InputPath, Parameters and ResultSelector - AWS Step Functions

InputPath, Parameters and ResultSelector

The InputPath, Parameters and ResultSelector fields provide a way to manipulate JSON as it moves through your workflow. InputPath can limit the input that is passed by filtering the JSON notation by using a path (see Paths). The Parameters field enables you to pass a collection of key-value pairs, where the values are either static values that you define in your state machine definition, or that are selected from the input using a path. The ResultSelector field provides a way to manipulate the state’s result before ResultPath is applied.

AWS Step Functions applies the InputPath field first, and then the Parameters field. You can first filter your raw input to a selection you want using InputPath, and then apply Parameters to manipulate that input further, or add new values. You can then use the ResultSelector field to manipulate the state's output before ResultPath is applied.


Use the data flow simulator in the Step Functions console to test JSON path syntax, to better understand how data is manipulated within a state, and to see how data is passed between states.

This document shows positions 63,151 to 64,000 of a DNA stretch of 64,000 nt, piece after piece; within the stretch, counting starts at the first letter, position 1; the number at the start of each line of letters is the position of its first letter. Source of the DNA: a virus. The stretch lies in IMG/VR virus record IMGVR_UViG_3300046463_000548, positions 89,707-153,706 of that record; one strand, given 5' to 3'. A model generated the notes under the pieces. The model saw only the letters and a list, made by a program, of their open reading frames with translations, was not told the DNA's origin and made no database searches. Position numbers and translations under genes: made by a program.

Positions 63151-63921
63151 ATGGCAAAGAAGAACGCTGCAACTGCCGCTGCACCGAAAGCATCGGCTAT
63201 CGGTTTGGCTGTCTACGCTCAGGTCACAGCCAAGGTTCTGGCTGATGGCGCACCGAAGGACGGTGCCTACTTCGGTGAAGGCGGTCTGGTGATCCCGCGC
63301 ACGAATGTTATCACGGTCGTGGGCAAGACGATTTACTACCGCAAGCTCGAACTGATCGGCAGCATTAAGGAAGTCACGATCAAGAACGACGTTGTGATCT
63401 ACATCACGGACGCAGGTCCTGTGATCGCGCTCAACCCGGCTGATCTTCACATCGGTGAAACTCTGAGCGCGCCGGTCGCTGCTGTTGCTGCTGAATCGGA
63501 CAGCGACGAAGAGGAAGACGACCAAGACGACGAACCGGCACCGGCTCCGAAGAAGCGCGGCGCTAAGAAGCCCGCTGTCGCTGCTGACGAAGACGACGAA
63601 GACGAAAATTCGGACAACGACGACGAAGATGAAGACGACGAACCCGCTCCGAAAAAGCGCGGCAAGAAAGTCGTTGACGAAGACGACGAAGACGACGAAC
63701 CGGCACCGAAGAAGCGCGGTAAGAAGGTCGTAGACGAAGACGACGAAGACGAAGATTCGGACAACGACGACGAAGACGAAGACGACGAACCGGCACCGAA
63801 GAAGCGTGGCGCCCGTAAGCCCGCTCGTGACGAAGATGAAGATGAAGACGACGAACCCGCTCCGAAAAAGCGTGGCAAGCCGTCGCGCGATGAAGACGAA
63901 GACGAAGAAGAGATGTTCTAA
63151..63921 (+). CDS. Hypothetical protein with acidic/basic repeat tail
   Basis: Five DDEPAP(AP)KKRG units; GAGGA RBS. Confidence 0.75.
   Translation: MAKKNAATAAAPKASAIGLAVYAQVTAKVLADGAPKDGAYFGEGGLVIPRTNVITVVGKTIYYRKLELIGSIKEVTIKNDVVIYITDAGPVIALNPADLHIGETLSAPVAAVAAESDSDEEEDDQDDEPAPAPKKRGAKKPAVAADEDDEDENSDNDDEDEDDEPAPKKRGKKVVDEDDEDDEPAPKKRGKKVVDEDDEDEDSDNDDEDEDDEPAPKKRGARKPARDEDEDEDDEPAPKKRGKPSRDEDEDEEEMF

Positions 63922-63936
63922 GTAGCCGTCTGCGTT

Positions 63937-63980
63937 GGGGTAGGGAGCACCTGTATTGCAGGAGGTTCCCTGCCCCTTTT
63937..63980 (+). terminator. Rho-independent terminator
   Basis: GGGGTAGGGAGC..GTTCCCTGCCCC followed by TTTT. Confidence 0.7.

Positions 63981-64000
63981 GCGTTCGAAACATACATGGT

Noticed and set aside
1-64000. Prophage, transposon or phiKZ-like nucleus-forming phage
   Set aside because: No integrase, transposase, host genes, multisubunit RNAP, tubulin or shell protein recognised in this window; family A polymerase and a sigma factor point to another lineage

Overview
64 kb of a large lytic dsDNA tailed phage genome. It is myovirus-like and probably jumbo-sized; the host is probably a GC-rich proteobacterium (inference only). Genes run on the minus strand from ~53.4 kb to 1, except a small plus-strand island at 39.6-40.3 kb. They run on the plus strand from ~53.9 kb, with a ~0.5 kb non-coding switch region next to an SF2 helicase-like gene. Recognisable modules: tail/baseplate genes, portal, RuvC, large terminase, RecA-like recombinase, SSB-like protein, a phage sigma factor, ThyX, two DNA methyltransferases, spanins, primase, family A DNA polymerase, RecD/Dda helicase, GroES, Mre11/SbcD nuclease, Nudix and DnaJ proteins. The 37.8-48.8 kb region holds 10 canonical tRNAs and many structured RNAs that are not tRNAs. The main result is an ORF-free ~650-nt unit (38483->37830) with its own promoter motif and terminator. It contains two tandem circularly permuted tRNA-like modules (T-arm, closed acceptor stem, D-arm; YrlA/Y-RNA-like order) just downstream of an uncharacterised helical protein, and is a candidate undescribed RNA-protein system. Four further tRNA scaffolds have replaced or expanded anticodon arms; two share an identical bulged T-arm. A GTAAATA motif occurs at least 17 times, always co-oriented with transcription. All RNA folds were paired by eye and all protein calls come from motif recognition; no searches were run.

Use InputPath to select a portion of the state input.

For example, suppose the input to your state includes the following.

{ "comment": "Example for InputPath.", "dataset1": { "val1": 1, "val2": 2, "val3": 3 }, "dataset2": { "val1": "a", "val2": "b", "val3": "c" } }

You could apply the InputPath.

"InputPath": "$.dataset2",

With the previous InputPath, the following is the JSON that is passed as the input.

{ "val1": "a", "val2": "b", "val3": "c" }

A path can yield a selection of values. Consider the following example.

{ "a": [1, 2, 3, 4] }

If you apply the path $.a[0:2], the following is the result.

[ 1, 2 ]


This section describes the different ways you can use the Parameters field.

Key-value pairs